Women Do Not Have a Right to Free Birth Control Pills


Prominent Catholic institutions recently filed suit against the Affordable Care Act’s mandate requiring insurance plans to cover birth control for women without a co-pay. These Catholic institutions aren’t suggesting that birth control pills should be outlawed or restricted in any manner.  The Supreme Court long ago determined that the state could not restrict access to birth control pills.  The question is whether these Catholic institutions should be forced to pay for an employee’s birth control pills, against their deeply held religious beliefs and teachings. 

Supporters of the mandate argue that requiring any amount of payment is an unconscionable restriction on reproductive rights. When did making someone pay for the goods they desire become synonymous with denying access? There is no “right” to free birth control. In fact, there is no “right” to free food, clothing or shelter; all of which are far more essential to human survival than birth control pills. If you want these basic necessities, you need to earn money to pay for them. 

The grocery store is not denying access to food because they charge their customers. Food costs money to produce. Someone has to pay for this production, or there won’t be any food. If one man has a right to free food, another has the obligation to provide his own labor to produce the food free of charge. There’s a term for this type of relationship: involuntary servitude. Thankfully, it was outlawed by the 13th Amendment. 

Of course, the same is true for birth control pills. They cost money to market and produce.  Someone has to pay for them, or they won’t be produced in the first place. Rationally, the person who consumes the birth control pills should also be the person who pays for them. 

Proponents of the government mandate argue that a woman’s “right” to free birth control pills trumps the Catholic Church’s religious objection to them. While some suggest the Catholic Church is trying to impose their beliefs on others, the opposite is true. The state is forcing the Catholic Church to provide birth control pills to its employees in direct opposition to church doctrine and teachings. The mandate goes beyond just birth control pills, requiring coverage for sterilization and the morning after pill, which Catholics view as a form of abortion. 

The Obama administration has given exemption to a narrowly defined class of religious entities.  To be exempt, the primary purpose of the entity must be the “inculcation of their religious beliefs.” They must primarily hire people of their own faith; and the organizations must primarily serve people of their own faith, rather than the public at large. This definition is narrower than any conscious clause ever enacted by the federal government. The language was lifted from a California law drafted by the ACLU. Ironically, an organization purportedly formed to protect civil liberties crafted a document to limit freedom of religion.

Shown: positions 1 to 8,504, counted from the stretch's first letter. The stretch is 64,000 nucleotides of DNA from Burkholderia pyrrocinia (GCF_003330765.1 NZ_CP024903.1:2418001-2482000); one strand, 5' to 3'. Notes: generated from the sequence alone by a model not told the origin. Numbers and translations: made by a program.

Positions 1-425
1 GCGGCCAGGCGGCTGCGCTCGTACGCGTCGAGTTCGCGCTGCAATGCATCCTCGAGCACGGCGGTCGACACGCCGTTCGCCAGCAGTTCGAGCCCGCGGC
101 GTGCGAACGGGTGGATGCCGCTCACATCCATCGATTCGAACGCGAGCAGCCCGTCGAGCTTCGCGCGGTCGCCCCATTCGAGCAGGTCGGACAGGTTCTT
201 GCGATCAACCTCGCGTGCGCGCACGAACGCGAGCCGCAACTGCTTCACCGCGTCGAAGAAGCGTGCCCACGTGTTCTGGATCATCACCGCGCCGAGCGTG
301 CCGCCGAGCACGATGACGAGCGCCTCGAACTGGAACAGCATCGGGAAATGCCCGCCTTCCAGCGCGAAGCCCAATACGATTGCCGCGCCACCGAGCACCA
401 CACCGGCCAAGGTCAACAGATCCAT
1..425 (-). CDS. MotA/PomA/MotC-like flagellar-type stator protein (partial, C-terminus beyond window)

Religiously affiliated non-profits, including hospitals, schools, and charities do not meet the mandate’s narrow definition and are thus required to provide free birth control to employees.  Many Catholic organizations employ non-believers and serve the general public. As such, the Church is presented with the choice to violate its own religious teachings or give up its humanitarian efforts which serve the public. As Archbishop Timothy Dolan aptly put it, the government is penalizing the church for not discriminating in its good works: “We don’t ask people for their baptismal certificate, nor do we ask people for their U.S. passport, before we can serve them ... We don’t serve people because they’re Catholic, we serve them because we are, and it’s a moral imperative for us to do so.”

In response to outrage from the Catholic Church, Obama offered a purported compromise, requiring the insurers to pay for birth control instead of the religious groups. This is little solace to many Catholic organizations which are self-insured. In other words, the insurer and employer are one and the same, the Church.

If this mandate were to stand, what would prevent the government from ordering Catholic hospitals to offer abortions and sterilization procedures? The answer of course is nothing. An argument could be made that a Catholic hospital serves the public and thus must provide these “essential” services. Given the zealotry of pro-choice advocates, such an outcome can hardly be dismissed as fanciful.

In sum, the Catholic Church isn’t saying birth control should be prohibited across the land. Rather, the Church simply does not wish to choose between paying for your contraceptives and serving the public good. There is a very real difference between this position and denying access to contraception.

If the Catholic Church is successful in their lawsuit to overturn the mandate, women will still have access to contraceptives, sterilization, and morning after pills. They will just have to pay for these products and services with their own money; just as they do food, clothing and shelter. The concept of paying for the goods and services you yourself consume is hardly new and should not be the subject of controversy. Unfortunately, there are a growing number of people who believe requiring payment for services rendered is akin to denial of access. This notion should be roundly rejected.